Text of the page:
By: David Wohlstadter, DVMSenior Emergency Clinician NYC Veterinary Specialists
Anyone who has owned a dog, is familiar with an unfortunate side effect of that ownership, gas, that in some cases, can clear a room. But what causes it, can you do anything to prevent it and is it dangerous?
Flatulence is defined as the excessive formation of gas in the stomach or intestine. It is a word that is often used incorrectly. Flatus is defined as gas expelled through the anus. 99 percent of the gas contained in flatus is composed of odorless gases (nitrogen, oxygen, methane, carbon dioxide). The remaining 1 percent of the gases are sulfur containing and produce the odor that many owners object to.
It is very important to note that flatulence and flatus can be signs of gastrointestinal disease requiring medical intervention by a veterinarian.
1. What are the worst foods for flatulence in a pet?
The worst foods for flatulence in pets are those that contain non-absorbable sugars and fermentable fibers. Dogs lack digestive enzymes to break down some large sugars, such as those found in peas, and fibers, such as those found in fruits and beans. These molecules make it to the large intestine and are fermented by bacteria, creating gas. Rice is a highly digestible carbohydrate and is the preferred carbohydrate source in dogs with flatulence. Avoid feeding a dog with flatulence soybeans, beans, peas, and lactose containing foods such as milk, yogurt and ice cream.
Foods like broccoli, cauliflower, spices, onions (toxic to dogs), and cabbage add to the production of foul-smelling gas.
2. What else, besides the foods they eat, can cause gas - ie: eating too quickly. What can you do?
There are four causes of flatulence.
1. Gas production through fermentation of large sugars and fiber by GI bacteria
2. Aerophagia ("eating"/swallowing air)
3. The stomach produces acid and the pancreas produces bicarbonate. These two combine to form carbon dioxide in the GI tract.
4. Transfer of gas from the blood into the GI tract
Swallowed air and gas produced by bacteria make up the largest portion of GI gas volume.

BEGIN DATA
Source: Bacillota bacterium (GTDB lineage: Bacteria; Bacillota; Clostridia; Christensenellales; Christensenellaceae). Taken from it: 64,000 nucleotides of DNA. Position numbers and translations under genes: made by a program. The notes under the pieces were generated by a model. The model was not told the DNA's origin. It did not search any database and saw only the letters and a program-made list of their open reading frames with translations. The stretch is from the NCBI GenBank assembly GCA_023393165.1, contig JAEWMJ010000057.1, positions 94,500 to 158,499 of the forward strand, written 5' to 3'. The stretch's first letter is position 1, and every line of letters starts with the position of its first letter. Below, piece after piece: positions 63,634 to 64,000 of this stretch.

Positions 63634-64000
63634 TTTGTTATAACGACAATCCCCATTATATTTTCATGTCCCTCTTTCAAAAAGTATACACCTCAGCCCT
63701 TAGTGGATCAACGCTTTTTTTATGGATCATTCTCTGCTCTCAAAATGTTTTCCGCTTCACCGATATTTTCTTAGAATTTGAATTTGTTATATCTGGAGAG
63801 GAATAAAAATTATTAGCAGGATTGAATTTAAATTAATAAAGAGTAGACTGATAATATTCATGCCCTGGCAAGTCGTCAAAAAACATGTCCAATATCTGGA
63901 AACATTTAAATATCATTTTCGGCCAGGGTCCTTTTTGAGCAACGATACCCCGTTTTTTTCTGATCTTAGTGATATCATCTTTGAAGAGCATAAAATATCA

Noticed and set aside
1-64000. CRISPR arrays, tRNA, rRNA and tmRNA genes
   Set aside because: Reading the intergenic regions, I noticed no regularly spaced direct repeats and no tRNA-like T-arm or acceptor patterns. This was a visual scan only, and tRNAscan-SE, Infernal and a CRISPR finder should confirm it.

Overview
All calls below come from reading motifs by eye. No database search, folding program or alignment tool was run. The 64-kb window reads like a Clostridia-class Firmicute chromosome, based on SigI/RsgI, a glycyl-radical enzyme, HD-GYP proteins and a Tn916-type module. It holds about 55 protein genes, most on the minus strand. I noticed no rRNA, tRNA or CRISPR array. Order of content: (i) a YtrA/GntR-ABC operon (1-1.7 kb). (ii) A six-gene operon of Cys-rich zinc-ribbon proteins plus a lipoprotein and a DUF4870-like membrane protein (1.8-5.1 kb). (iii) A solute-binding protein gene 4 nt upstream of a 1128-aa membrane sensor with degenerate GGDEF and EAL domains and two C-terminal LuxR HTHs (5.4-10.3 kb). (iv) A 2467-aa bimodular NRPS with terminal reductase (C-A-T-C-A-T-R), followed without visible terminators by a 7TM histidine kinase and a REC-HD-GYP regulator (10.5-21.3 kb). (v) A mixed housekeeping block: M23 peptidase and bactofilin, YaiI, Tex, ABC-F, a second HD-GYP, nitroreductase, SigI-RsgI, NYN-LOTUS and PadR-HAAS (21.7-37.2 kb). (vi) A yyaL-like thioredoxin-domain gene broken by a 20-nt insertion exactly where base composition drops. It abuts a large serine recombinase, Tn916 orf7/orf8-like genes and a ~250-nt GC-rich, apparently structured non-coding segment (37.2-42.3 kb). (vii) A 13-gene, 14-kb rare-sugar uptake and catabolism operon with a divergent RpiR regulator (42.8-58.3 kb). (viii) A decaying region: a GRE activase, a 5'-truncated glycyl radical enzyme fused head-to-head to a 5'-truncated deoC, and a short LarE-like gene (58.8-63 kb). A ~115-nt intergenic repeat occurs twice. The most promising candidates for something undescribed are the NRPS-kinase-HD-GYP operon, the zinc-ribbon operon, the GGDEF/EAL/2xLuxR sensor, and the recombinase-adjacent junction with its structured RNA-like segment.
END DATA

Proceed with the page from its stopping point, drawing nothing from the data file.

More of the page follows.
Brachycephalic breeds (breeds with short noses like pugs and bulldogs), highly athletic dogs, and dogs who eat large meals quickly, have a higher portion of GI gas from aerophagia. Therefore, it's not always what you feed, but the manner in which your dog eats. Feeding small meals frequently as opposed to one large meal not only makes the food more digestible, but also cuts down on swallowed gas.
3. It's too late, your pet is gassy. What can you do?
1. Speak with your family veterinarian. Often flatulence is a sign of gastrointestinal disease that may require medical intervention.
2. Feed small meals frequently as opposed to one large meal. This makes the meal more digestible and encourages less aerophagia.
3. Change to a diet that contains more digestible carbohydrates, a different protein in the correct amount, and a low amount of fermentable fiber. For example, if you are feeding chicken, you may want to switch to lamb. Any change in diet should be done under the direction of a veterinarian. Home prepared meals should be done under the direction of a veterinarian. You may be surprised at what foods can harm your dog.
Remember, treats are part of your dog's diet.
It is important that your dog is fed a balanced diet. Dogs are not people, so don't feed them as such!
4. I keep stressing the fact that you should consult with a veterinarian, so please always do so prior to giving your dog medications, herbs or natural remedies. Many substances (foods, medications, etc) are toxic to dogs that are not toxic to us.
4. How does your pet feel when it suffers from flatulence?
How do you feel when you have flatulence? Since they can't talk, one has to extrapolate that our pets feel the same way we do, abdominal pain and cramping.
5. Are there any natural supplements, herbs, etc. that can help and do these need to be taken long-term?
There are many natural supplements and herbs that are said to be carminatives, which are medicines given to reduce flatulence. However, no safety data, dosage, or efficacy have been established. Because grapes and grape products can cause kidney failure in dogs, grape seed extract should not be used.
6. Medication is a last resort, but what can you give to your animal if flatulence is a problem?
A carminative is a medication given to reduce flatulence. There are many purported carminatives with a small amount of data to support their usefulness in dogs. Some carminatives can be harmful to dogs, so always consult with a veterinarian prior to their administration. The best chance of reducing flatulence in an otherwise healthy dog is a change in diet and/or a change in feeding pattern. There are many commercially available diets that are formulated to reduce flatulence in dogs.
7. Are some breeds of pet more prone to flatulence and if so, which?
Yes. Brachycephalic breeds, like pugs and bulldogs, are more prone to aerophagia, or "eating"/swallowing air, due to the anatomy of their upper airway.